post #121 of 121
Quote:
Originally Posted by zanshin View Post

In the summer of 1969 I flew a Monocoque-design Beechcraft Musketeer Sport airplane ("Fighter plane design" they called it) through power lines over the midwest USA. Stopped the prop, bent the nosegear sideways, shoved the exhaust stacks back 3 inches. Loose wire ends popped out the side window, showering us in glass. Another ripped an 8-inch gash in the top of the left wing.

We got the engine restarted at about 25 feet above ground, flew it back to an airport 80 miles away, and landed safely. The FAA accident investigator told us if it had been any other brand of light aircraft, we'd have been decorating the Kansas wheat. Monocoque structural engineering saved my life.

I expect I could hold a new polycarbonate (the stuff they use to make F22 Raptor canopies, BTW) MacBook in front of me and take a direct hit from a subway train without so much as a rumple in my corduroys. Maybe a hangnail where my fingers gripped the edge.

Wowsers! This story alone was more than worth bringing "monococque" into the thread (on a whim)!

Quote:
Originally Posted by PeterO View Post

From F1 cars and skis to submarines, buildings, and aircraft, monocoque structure today is pervasive. Yet there's probably no better example of its strength (and engineering beauty) than the common egg. Chickens may be dim but everyday they produce a natural marvel.

...and I pity the poor train.

Which came first: The unibody MacBook or the monocoque egg? I fear the answer may get confused in the far future where St. Jobs in the Church of the Holy Binary Ocelot will be credited by followers with the miracle of inventing the egg....
Quote:
Originally Posted by solipsism View Post

I was going to mention the term monocoque earlier, but decided not to when a seeminlgy simple term like unibody was misunderstood.

Has there ever been an AI thread when something "seemingly simple" wasn't misunderstood??

Ergo, merely increasing the discussion's total entropy with actual ideas is likely to be minimally disruptive in the larger scheme. And turns out every reply (including yours) was instructive, or as above, even exciting. About time to break some of the stereotypical repetitive modes around here.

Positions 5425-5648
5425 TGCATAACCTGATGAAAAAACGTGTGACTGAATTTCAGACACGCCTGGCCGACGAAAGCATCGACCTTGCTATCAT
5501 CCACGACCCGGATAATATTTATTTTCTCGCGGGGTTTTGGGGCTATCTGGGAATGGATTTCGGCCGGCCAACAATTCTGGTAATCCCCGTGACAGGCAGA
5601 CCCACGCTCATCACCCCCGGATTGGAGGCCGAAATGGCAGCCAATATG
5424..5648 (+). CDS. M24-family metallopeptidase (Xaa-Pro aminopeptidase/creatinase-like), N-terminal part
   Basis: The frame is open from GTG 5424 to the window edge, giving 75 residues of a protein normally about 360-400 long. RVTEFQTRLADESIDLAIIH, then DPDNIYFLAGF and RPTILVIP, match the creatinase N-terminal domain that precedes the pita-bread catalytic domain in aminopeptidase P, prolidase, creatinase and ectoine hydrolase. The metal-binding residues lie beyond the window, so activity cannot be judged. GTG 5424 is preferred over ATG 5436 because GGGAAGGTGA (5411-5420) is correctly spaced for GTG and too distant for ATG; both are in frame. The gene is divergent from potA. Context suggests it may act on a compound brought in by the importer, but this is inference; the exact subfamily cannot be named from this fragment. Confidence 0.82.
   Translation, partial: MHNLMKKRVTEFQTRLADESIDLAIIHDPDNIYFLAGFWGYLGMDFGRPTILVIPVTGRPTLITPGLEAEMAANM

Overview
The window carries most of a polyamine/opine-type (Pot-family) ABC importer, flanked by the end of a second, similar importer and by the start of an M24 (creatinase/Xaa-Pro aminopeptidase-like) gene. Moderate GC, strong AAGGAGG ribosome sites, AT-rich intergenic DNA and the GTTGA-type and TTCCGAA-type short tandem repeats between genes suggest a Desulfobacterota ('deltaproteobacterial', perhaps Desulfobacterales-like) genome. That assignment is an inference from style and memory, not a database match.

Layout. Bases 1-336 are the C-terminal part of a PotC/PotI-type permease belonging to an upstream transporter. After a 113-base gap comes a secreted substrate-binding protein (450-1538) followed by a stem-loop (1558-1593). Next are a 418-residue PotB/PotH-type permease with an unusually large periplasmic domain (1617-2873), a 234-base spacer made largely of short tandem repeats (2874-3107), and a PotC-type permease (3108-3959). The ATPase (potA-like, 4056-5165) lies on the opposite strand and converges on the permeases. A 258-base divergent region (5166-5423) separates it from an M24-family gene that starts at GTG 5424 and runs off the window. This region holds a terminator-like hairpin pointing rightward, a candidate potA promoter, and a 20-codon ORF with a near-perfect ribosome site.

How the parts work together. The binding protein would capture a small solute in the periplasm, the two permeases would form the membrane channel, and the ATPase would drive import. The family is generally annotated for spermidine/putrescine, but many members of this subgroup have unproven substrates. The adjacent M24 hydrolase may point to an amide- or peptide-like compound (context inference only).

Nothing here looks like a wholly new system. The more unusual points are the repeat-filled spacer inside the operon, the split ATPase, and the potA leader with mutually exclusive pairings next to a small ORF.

Quote:
Originally Posted by DESuserIGN View Post

To put too fine a point on it: ;-)
Unibody - yes, monocoque - no. Cool shrink might cause the polycarbonate skin to stress slightly, but not much -- certainly not enough to qualify as a stressed skin, which is integral to the monocoque concept.

It all depends on how the 'skin' functions. Much more likely the "skin" is more of a shell than a skin and that shell depends more on the overall nature of the material (polycarbonate) than upon internal tension for its rigidity. But of course its possible to design structures that overlap the two concepts to some extent.

Cool. Or polycarbonaceous! Again, glad I brought up something I admittedly don't know much about and now know a bit more.

Quote:
Originally Posted by Aquatic View Post

At least hopefully it won't fall apart like the piece of sh!t white plastic MacBooks. Anyone that owns one knows what I'm talking about! The pieces on the wrist rest. Which are of course nice and razor-sharp anyway, practically sharp enough to cut your wrists and kill you.

Uhhh, well, I'm writing this on "a piece of shit white plastic" iBook which still looks (and runs) pretty much as it did the day I bought it over four years ago (better, actually, since I bumped the mem and HD) - and that's after dragging it all over the country and several unplanned trips to the floor (I did have to replace the bezel mount and fix a hinge after one of these drops, but still).

PS: my friend introduced me to a great plastic polish that totally keeps the original lustre and my wrists are scar-free.

PPS: I really want a new toy like an MBP 15" and SL, but this thing keeps doing what I need done and won't give me the damn excuse!

An iPhone, a Leatherman and thou...  ...life is complete.

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An iPhone, a Leatherman and thou...  ...life is complete.

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